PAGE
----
Athletic ability and academic intelligence don’t always go hand-in-hand. Jeyvon Ducker knows that. He puts it a bit more bluntly.
“The stereotype is that football players are dumb.”
The very mention of “football” might bring images of hulking brutes battering each other into mush, repeatedly smashing their heads together until they’re no longer high functioning humans.
But that’s not Ducker. The Bellevue West junior running back is slight, but lithe. He’s agile, quick on his feet, and quick with his mind. Don’t get it wrong, he’d doesn’t mind running over defenders when the situation necessitates it. But there’s something about hearing the crowd ooh and aah when he lays down a slick juke. He’s done it plenty in two years of full-time varsity football.
Ducker’s sophomore campaign featured 2,193 all-purpose yards and 32 touchdowns. From the backfield, he averaged 8.3 yards per rush and 12.2 yards per reception. It was a breakout season.
“We anticipated that he was going to be pretty good,” said Bellevue West head coach Mike Huffman. “I’d be lying if I said we expected that.”
But expectations aren’t much to Ducker. He grew up with an older brother, Trystn, who currently plays football at the University of South Dakota. Both of Ducker’s parents were also USD athletes. His father ran a 4.39-second 40-yard dash. There was never a question of whether he’d be an athlete. It was ingrained.
The academic expectations might be more demanding than even the shadow of athletic prowess cast by his family.
“Do not get a C,” Ducker said. “That’s basically like an F to them.” And he doesn’t. His GPA is above 3.8. It’s part of the reason he’s gained interest from some high-profile schools.
Ducker visited Notre Dame this season. He described the atmosphere as crazy and loaded with tradition. There’s another academic juggernaut vying for his signature as well. “I’ve been getting probably the most mail from Stanford,” Ducker said. “That’s probably been my dream school, because I want to be an anesthesiologist when I get older.”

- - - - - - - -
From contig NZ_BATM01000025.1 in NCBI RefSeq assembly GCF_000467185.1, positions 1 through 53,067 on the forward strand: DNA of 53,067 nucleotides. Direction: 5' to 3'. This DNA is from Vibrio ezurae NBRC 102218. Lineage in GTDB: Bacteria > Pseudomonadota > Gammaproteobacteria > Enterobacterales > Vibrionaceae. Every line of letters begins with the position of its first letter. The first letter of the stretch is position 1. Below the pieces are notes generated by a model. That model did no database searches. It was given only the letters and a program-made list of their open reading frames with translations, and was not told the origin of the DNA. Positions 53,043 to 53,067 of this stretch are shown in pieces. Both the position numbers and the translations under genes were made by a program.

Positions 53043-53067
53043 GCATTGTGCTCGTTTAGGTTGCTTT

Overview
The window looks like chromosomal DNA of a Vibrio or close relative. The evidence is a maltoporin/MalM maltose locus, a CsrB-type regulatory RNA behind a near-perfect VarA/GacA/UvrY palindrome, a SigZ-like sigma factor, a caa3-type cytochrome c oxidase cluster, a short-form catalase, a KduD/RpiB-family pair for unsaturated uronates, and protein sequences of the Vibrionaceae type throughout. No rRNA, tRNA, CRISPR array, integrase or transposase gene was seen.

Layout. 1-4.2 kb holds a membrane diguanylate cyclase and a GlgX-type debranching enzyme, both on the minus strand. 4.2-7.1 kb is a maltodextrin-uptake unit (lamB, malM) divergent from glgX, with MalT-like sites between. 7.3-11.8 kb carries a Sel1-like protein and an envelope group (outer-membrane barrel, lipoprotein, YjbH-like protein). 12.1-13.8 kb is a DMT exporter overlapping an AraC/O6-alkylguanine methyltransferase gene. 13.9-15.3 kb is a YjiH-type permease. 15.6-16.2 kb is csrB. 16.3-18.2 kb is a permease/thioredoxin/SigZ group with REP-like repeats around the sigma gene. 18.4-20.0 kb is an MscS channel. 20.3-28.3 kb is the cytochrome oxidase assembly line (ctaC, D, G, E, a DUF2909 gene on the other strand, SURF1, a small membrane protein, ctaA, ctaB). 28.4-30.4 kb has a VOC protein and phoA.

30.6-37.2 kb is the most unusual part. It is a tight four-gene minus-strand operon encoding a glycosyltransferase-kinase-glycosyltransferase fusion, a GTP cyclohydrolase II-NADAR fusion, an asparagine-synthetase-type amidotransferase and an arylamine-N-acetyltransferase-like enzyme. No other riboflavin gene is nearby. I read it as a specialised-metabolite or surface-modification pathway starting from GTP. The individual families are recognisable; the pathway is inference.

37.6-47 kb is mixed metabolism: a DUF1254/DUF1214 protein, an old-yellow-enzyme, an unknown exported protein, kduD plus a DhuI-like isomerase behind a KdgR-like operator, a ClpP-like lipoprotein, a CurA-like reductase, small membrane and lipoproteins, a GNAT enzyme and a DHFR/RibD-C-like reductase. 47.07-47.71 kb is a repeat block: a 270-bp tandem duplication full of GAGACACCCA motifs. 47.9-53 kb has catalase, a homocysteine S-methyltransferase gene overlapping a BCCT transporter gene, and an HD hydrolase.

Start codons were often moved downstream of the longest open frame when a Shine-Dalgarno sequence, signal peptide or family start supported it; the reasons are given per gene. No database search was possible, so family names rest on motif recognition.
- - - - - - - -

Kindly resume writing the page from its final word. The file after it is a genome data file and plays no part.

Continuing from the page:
Neither Notre Dame nor Stanford have given an official offer just yet, but Ducker has options. Purdue, South Dakota, and South Dakota State have all come in with early offers. Iowa and Iowa State are in regular contact also. With new pieces of mail coming in daily, and phone calls to back them up, it won’t be long until another big-time school is added to the list.
“It’s nice to not have to worry about him in the classroom,” Huffman said. “They love the fact that his grades are so good.”
Ducker has parlayed his classroom intelligence into football smarts, too. Huffman praises Ducker’s ability to understand the nuances of the game and retain information. “Man, you tell that kid once, it’s fixed,” Huffman said.
And Huffman knows he’s lucky to have Ducker at all. If not for a twist of fate, Ducker might be wearing blue instead of purple. Ducker’s brother, Trystn, spent three years at Creighton Prep. Ducker was set to follow, even attending a Catholic elementary school for three years to acclimatize himself to that environment.
But, following the 2014 season, Prep head coach Chris Nizzi resigned. Trystn, unsure about the direction of the team with a new coaching staff, transferred to Bellevue West. The younger Ducker wasn’t about to let his brother go alone. He transferred to Lewis & Clark and readied himself to become a Thunderbird.
Once he was on campus, the coaches already knew who he was. But Ducker said he wasn’t treated differently. He had to prove himself, which he did quickly. Ducker suited up with the varsity squad in the third game of the season.
Sometimes, freshmen get the opportunity and burst onto the scene with a shocking performance. Ducker’s varsity debut, however, was anything but glamorous.
“I remember I was super nervous. I don’t know why I was nervous because you don’t get in until the very end,” Ducker said. “I actually forgot my mouthpiece for the first half. I was hoping we wouldn’t get in. I’d have to ask to borrow someone’s.”
Huffman, who didn’t know that story, sums up Ducker like this: “He’s a goof. He’s silly.”
Silly and goofy though he may be, Ducker’s performance on the field and in the classroom has been nothing short of stellar. He’s dodging defenders, acing tests, and smashing stereotypes.
“Kids are like, oh, you’re a football player. And I’m like, yeah, and I’m smarter than you, too.”
Watch Bellevue West vs. Omaha North streaming live this Friday at 7pm.